25th Anniversary Profile: Tony Dunkin


CHARLOTTE, N.C. – As part of the Big South Conference’s 25th Anniversary celebration in 2008-09, which is presented by Royal Purple, the Conference is profiling each week the Top 25 “Best of the Best” moments in League history.  This week’s feature is the Big South’s first men’s basketball superstar, Coastal Carolina’s Tony Dunkin.

A video vignette of Dunkin’s illustrious career, featuring comments from former Big South Commissioner Buddy Sasser, can be viewed on the Big South’s website, www.BigSouthSports.com, under the 25th Anniversary Media Center banner.  In addition, video vignettes around all the Top 25 “Best of the Best” moments are available for viewing online.

In 1993, Coastal Carolina’s Tony Dunkin made NCAA history when he became the first player in Division I men’s basketball to be honored as a Conference’s Player of the Year four times.  He earned the award from the 1989-90 season up through the 1992-93 campaign.  In addition to Dunkin, only 15 players have been named their League’s MVP three times.  Here is a closer look at the man from Rains, S.C. nicknamed “Slam” and “Hump” during his playing career.

Sitting out the first five games in 1989-90 after transferring from Jacksonville University, Dunkin made his freshman debut with Coastal Carolina on Dec. 9, 1989 at Georgia Tech, and his impact on the future of Chanticleer and Big South basketball was immediate, as he scored 22 points and shot 9-of-15 from the floor against the Yellow Jackets.  He later scored a career-high 28 points against Campbell on Feb. 1 and finished the season with averages of 18.1 points and 6.6 rebounds his first season.  Those numbers brought Dunkin the Big South Conference Player of the Year trophy, as well as the League’s first-ever Rookie of the Year award, as he led the Chanticleers to a Big South regular-season and tournament championship, as Coastal Carolina finished 11-1 in League play and 23-6 overall.  Dunkin also was named First-Team All-Conference and All-Tournament in 1989-90.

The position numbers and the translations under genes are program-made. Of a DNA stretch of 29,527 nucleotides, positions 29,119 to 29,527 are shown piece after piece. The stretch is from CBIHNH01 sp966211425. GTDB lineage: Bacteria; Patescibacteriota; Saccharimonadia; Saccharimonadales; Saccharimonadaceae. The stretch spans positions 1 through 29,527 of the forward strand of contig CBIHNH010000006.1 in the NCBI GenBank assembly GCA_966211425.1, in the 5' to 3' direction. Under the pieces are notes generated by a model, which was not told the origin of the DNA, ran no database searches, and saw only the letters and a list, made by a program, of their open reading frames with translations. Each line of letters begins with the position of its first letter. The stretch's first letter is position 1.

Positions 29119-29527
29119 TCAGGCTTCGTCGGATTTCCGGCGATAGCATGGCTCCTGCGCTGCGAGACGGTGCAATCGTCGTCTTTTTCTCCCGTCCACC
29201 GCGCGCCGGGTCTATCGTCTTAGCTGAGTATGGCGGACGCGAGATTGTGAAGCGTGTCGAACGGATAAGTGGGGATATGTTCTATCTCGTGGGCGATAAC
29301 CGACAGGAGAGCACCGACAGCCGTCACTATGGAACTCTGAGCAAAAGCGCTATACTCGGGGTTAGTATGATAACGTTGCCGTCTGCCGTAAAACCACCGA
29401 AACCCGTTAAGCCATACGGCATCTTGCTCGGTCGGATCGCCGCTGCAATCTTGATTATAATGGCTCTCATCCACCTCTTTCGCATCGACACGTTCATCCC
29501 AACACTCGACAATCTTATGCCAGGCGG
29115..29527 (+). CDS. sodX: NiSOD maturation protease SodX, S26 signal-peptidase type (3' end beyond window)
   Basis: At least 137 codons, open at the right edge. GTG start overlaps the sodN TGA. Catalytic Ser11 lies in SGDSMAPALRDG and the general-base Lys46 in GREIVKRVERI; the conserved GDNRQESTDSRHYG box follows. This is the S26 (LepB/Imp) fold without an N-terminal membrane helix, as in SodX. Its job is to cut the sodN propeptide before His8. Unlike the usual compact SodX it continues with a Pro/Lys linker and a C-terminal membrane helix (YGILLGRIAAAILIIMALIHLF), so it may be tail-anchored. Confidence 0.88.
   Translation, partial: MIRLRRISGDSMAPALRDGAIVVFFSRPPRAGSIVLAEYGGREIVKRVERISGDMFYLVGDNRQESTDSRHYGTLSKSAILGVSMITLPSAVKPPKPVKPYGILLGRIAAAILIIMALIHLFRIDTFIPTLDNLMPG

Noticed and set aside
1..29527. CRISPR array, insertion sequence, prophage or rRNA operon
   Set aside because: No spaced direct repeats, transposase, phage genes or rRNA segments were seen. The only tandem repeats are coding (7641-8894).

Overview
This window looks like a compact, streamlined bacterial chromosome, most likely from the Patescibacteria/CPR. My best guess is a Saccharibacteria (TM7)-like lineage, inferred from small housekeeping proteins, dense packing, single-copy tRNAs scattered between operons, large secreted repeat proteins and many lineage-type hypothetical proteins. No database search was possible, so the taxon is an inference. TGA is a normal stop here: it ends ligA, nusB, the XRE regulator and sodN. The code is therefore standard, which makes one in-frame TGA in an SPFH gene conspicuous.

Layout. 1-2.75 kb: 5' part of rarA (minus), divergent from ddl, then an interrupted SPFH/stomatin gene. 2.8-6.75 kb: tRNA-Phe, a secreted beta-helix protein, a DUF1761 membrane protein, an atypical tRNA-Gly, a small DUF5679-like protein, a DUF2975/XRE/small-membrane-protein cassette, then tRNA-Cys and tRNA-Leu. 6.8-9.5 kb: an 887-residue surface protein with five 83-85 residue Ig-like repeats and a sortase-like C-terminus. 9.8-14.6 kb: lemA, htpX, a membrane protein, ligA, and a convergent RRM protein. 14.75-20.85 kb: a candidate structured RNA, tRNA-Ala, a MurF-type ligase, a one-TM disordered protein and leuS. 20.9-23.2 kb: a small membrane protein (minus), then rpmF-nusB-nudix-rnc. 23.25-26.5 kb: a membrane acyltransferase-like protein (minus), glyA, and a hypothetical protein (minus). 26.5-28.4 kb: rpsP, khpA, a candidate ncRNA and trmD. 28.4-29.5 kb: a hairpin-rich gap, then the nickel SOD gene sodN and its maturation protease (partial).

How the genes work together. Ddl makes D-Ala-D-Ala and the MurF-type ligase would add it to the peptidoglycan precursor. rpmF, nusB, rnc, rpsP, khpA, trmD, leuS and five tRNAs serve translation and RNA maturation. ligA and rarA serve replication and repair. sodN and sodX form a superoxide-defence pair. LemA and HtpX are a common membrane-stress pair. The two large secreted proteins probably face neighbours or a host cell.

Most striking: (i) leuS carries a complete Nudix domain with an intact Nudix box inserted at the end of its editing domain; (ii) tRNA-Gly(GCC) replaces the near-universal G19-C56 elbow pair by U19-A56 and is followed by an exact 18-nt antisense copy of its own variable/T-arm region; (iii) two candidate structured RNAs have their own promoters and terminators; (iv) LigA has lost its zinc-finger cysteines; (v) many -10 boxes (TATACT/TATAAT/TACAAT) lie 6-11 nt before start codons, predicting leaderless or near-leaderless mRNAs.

Dunkin’s sophomore season opened with preseason honorable mention All-American honors by Street & Smith’s, and he did not disappoint, as he averaged 18.0 points and 7.1 rebounds in 28 games, becoming the first player in Big South history to win back-to-back Player of the Year honors.  He was also voted First-Team All-Conference while establishing single-game career-highs in nearly every category in 1990-91, including 33 points vs. South Carolina State.  Coastal Carolina repeated as Big South regular-season and tournament champions with a 24-8 overall mark and 13-1 Big South record.  He was voted Big South Tournament MVP after scoring 57 points (19.0 per game) in leading the Chanticleers to the title.

Dunkin’s exploits would not go unnoticed that season, as his exciting game paralleled the Big South Conference’s growth on the national level.  In 1990-91 – just the sixth season of Big South men’s basketball, the Conference Championship game was televised for the first time on ESPN.  At the same time, the League’s men’s basketball champion was awarded a “play-in” game in 1991 against the champion of the Southwestern Athletic Conference for a spot in the NCAA Tournament.  The champion Chanticleers represented the Big South well and defeated Jackson State, 78-59 to secure the Conference’s first-ever berth in the Big Dance.

The Chanticleers were awarded a No. 15 seed in the 64-team bracket, and nearly upset No. 2 seed Indiana, falling by 10 points, 79-69.  Dunkin was limited to 11 points on 4-of-14 from the field, but teammate Brian Penny responded with 34 points on 13-of-15 shooting to keep the Chants close and the Coastal Carolina program on the minds of the country.